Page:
Nanjing's plans to revive MG could also breathe life back into the plant

One thing's for sure - within the space of a few weeks the chances of seeing Longbridge return to life have increased enormously. Nanjing Automotive Corporation intends to turn MG into a global brand, and not only will cars be built in volume in China, but also in smaller numbers in Oklahoma - and Longbridge.

In reviewing the last year of the MG Rover story, one has to start in China. With Shanghai Automotive Industry Corporation (SAIC) beavering away at plans to launch, late this year, its own version of the venerable Rover 75, built in China, the story looks fairly straightforward. Unfortunately for SAIC, it has yet to secure the rights to the Rover name from current owner BMW. Rover's return to the UK remains in the balance, even though we'll be seeing something that looks and feels like a 75 in Ssangyong dealerships in 2007/2008.

The future for the MG marque, on the other hand, is looking a lot rosier now than it did several months ago, when no information was coming out of China, and there was nothing but an outflow of container crates, full of manufacturing equipment, leaving Longbridge. Nanjing, the successful bidder for MG Rover's assets back in July 2005, has been playing its cards very close to its corporate chest.

Pictures of an abandoned factory's interior gave plenty of ammunition for doomsayers to talk about the closure of Longbridge. Meanwhile, no spokesperson for the company stepped forward to deny rumours of the UK factory's imminent closure.

However, news started trickling out of Nanjing, and that soon became an outpouring. The company is all set for an international push for the MG brand, which it is repackaging as the "Modern Gentleman". A new factory in China is going up at a lightning pace, and Longbridge's former production lines are ready to go in.

The MG 7Z (formerly ZT) will be built over there - Chinese-built parts are already coming back to the UK to furnish depleted parts warehouses - in a brand-new facility, based a few miles from the centre of Nanjing city. The company has set itself a tough deadline to get full-scale production under way, as it wants new MG saloons to start rolling off the production line by Nanjing's 60th birthday, next April.

An intriguing three-pronged attack on the world's car markets was confirmed last week - and much to everyone's amazement, Nanjing announced that a brand-new production facility in the United States would be a kingpin in its ambitions to make MG a global player.

A coupé version of the TF convertible will be produced in Ardmore Airpark in south-central Oklahoma City, by MG Motors North America/Europe Corp.

After almost a year's silence from Nanjing, the company's strategy for the historic brand unfolded sensationally, and as well as announcing the first Chinese automotive plant in the United States, seasoned (some would say tactless) car executive Duke T Hale was confirmed as the chairman and chief executive.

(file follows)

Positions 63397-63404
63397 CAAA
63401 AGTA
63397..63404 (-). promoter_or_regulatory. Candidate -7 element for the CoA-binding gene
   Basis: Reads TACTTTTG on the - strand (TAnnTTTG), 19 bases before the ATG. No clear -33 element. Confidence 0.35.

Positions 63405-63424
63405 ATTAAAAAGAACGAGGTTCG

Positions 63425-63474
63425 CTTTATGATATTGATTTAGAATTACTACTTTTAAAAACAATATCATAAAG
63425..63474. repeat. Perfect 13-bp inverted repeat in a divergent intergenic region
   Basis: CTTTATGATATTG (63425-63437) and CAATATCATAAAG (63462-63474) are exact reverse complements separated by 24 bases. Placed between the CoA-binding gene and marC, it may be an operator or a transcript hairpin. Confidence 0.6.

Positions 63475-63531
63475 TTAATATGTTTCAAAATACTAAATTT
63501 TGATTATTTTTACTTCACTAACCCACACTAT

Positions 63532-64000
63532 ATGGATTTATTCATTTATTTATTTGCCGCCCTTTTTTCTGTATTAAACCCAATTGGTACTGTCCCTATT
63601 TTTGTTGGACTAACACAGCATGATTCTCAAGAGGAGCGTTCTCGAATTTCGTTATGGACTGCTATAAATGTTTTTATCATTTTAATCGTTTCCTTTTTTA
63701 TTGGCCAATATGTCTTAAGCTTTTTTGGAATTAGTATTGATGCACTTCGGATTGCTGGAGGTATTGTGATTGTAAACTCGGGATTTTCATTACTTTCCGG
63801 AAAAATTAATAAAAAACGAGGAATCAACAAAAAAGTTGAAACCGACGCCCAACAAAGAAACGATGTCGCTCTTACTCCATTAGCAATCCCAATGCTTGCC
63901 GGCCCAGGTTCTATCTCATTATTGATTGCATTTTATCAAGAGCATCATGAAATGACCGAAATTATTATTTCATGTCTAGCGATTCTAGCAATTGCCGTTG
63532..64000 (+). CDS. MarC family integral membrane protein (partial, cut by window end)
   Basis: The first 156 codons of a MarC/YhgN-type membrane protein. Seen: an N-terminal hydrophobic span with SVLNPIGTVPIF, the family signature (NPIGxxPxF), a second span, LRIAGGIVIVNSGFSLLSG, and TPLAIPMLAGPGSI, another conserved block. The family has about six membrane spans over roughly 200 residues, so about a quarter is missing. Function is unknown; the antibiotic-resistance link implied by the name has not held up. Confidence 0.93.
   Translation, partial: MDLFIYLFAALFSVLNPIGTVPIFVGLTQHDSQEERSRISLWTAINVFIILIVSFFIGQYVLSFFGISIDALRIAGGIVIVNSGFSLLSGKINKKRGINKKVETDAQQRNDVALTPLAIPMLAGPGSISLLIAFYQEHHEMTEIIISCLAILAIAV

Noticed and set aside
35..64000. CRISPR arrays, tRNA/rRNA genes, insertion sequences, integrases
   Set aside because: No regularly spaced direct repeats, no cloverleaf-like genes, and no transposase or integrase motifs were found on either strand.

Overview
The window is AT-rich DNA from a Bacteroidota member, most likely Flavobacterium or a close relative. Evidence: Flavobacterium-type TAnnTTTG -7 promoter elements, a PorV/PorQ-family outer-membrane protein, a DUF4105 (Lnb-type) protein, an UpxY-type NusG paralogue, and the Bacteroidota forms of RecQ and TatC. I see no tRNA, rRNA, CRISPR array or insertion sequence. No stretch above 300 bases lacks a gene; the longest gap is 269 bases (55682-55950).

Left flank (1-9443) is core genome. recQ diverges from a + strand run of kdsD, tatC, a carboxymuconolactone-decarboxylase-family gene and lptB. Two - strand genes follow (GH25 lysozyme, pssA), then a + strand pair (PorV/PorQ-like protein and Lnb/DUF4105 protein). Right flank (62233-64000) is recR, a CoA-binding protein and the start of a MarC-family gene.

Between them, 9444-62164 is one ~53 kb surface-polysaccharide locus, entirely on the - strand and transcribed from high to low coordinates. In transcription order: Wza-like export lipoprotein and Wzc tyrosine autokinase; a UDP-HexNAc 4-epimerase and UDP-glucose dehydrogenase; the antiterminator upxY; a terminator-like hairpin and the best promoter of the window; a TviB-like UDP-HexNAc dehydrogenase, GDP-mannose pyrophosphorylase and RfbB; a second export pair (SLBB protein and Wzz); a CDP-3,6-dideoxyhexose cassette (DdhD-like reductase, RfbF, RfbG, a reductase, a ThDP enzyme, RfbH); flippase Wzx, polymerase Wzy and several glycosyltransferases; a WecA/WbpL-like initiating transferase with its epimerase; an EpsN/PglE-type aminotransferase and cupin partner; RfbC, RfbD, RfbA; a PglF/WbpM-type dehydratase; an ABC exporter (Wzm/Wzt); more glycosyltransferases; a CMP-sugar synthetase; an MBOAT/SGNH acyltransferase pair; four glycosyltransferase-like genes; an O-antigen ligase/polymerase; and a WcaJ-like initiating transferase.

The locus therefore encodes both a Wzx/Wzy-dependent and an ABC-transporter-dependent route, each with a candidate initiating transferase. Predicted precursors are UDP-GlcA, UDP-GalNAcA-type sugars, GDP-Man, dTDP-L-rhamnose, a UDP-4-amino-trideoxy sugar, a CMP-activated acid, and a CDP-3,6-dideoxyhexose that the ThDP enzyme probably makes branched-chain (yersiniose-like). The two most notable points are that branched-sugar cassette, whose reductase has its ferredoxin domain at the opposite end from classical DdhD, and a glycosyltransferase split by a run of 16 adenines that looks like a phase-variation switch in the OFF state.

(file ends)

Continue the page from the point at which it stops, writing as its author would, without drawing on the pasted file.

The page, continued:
Although the last MGs to be sold in the USA were 1980 MGBs, there's still a huge following for the company in the world's largest car market, and by producing the car over there, Nanjing-MG is hoping to cash in on the double-whammy of British heritage married to domestic production, thereby covering all the bases of the US car-buying public.

With Nanjing-MG about to live the American dream with new cars coming off the line by 2008, where does that leave the Longbridge factory and the fates of the still-unemployed factory workers, hoping to find work if and when production resumes?

Although there had been little communication from the Chinese regarding Longbridge, those close to the company's management remained confident that the factory would spring back to life.

Then, along with last week's Oklahoma announcement came the confirmation everyone was expecting - Longbridge would once again reverberate to the sound of car production.

Nanjing president Yu Jianwei said the company will invest £10m initially at Longbridge, assembling the TF. Although an output of around 5,000 MG TFs a year is no great shakes compared with Longbridge's heyday of 200,000-plus in the 1960s and 1970s, it's a significant development for a company that many people had written off as being deader than Julius Caesar.

Of course, that doesn't take away the pain of the current Motor Show being bereft of two of our best-loved marques, but if Nanjing Automotive - in China, America, and Longbridge - and SAIC are as good as their word, then we'll be seeing a Longbridge revival in 2008.

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